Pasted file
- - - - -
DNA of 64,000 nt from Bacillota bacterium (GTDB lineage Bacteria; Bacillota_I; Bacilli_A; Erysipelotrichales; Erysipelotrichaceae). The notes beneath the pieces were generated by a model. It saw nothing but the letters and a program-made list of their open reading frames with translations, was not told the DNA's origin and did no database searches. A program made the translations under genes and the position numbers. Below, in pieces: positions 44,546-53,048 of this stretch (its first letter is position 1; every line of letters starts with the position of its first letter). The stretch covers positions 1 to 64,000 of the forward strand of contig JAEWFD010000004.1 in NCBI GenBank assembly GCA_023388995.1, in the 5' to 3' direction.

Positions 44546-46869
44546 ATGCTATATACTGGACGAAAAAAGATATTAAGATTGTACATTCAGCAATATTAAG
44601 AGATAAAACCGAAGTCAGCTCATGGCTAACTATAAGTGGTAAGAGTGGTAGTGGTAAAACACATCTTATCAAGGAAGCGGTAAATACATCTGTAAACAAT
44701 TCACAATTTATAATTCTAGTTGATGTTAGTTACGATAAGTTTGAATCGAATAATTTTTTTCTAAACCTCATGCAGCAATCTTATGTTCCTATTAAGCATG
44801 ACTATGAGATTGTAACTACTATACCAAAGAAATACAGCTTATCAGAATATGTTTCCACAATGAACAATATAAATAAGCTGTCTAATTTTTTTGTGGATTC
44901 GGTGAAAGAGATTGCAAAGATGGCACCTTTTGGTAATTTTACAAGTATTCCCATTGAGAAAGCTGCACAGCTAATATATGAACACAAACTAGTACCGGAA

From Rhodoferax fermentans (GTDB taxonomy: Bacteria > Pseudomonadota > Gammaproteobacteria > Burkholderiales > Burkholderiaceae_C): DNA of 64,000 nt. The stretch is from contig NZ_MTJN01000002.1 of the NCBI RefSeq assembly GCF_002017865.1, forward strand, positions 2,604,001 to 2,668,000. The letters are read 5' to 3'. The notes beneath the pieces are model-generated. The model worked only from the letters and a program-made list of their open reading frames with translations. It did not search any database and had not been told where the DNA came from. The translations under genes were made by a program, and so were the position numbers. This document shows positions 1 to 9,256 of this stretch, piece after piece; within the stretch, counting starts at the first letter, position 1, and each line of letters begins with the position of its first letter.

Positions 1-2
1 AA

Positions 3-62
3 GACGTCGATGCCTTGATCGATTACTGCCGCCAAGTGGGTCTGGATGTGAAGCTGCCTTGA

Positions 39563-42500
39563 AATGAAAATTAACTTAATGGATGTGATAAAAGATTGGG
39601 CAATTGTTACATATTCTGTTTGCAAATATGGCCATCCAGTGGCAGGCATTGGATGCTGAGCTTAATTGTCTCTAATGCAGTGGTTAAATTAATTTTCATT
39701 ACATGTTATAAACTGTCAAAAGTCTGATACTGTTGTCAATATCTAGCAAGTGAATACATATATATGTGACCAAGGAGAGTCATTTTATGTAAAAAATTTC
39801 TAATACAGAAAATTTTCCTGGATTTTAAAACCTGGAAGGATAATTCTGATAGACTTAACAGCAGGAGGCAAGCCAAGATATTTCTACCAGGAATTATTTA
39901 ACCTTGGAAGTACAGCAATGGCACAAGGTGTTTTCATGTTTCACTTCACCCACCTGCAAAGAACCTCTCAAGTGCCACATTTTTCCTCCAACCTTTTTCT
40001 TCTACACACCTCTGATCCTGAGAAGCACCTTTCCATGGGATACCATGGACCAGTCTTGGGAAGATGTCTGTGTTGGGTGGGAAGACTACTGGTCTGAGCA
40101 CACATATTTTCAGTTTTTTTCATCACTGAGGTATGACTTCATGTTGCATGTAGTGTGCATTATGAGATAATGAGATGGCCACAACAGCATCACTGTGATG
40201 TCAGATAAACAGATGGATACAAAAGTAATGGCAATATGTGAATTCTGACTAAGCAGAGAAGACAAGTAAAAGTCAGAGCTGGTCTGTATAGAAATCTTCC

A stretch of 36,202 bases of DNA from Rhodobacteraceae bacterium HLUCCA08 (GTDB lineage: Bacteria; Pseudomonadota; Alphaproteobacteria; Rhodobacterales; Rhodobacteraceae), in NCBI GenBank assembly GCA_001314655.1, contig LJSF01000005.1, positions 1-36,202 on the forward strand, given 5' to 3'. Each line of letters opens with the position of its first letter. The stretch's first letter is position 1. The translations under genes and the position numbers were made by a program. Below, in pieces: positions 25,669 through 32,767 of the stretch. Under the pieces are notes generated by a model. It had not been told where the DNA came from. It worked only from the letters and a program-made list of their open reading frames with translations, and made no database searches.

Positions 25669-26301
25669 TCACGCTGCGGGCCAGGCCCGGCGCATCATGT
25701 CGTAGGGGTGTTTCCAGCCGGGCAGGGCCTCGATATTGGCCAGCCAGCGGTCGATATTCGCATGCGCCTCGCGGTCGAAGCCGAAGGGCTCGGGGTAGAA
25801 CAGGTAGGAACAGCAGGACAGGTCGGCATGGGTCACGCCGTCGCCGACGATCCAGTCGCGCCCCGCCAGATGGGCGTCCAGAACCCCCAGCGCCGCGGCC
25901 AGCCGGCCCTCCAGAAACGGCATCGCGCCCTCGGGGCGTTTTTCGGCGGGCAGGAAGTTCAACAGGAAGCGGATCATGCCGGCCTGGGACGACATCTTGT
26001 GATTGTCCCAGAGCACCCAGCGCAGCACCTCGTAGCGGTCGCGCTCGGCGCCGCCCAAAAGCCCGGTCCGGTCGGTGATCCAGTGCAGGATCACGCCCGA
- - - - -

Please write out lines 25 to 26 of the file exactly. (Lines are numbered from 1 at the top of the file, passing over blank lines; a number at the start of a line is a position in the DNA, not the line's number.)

25701 CGTAGGGGTGTTTCCAGCCGGGCAGGGCCTCGATATTGGCCAGCCAGCGGTCGATATTCGCATGCGCCTCGCGGTCGAAGCCGAAGGGCTCGGGGTAGAA
25801 CAGGTAGGAACAGCAGGACAGGTCGGCATGGGTCACGCCGTCGCCGACGATCCAGTCGCGCCCCGCCAGATGGGCGTCCAGAACCCCCAGCGCCGCGGCC